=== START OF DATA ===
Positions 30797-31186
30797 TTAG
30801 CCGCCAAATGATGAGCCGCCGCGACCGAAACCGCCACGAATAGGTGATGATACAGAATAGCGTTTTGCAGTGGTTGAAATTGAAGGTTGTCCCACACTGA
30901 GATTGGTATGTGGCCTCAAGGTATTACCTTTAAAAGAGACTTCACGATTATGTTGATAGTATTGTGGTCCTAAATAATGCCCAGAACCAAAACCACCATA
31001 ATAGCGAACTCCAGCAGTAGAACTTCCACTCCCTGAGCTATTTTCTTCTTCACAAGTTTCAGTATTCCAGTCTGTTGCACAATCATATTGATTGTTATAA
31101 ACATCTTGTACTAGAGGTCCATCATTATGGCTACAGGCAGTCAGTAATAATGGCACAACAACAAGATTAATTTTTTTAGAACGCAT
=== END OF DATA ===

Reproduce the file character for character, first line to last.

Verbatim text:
Positions 30797-31186
30797 TTAG
30801 CCGCCAAATGATGAGCCGCCGCGACCGAAACCGCCACGAATAGGTGATGATACAGAATAGCGTTTTGCAGTGGTTGAAATTGAAGGTTGTCCCACACTGA
30901 GATTGGTATGTGGCCTCAAGGTATTACCTTTAAAAGAGACTTCACGATTATGTTGATAGTATTGTGGTCCTAAATAATGCCCAGAACCAAAACCACCATA
31001 ATAGCGAACTCCAGCAGTAGAACTTCCACTCCCTGAGCTATTTTCTTCTTCACAAGTTTCAGTATTCCAGTCTGTTGCACAATCATATTGATTGTTATAA
31101 ACATCTTGTACTAGAGGTCCATCATTATGGCTACAGGCAGTCAGTAATAATGGCACAACAACAAGATTAATTTTTTTAGAACGCAT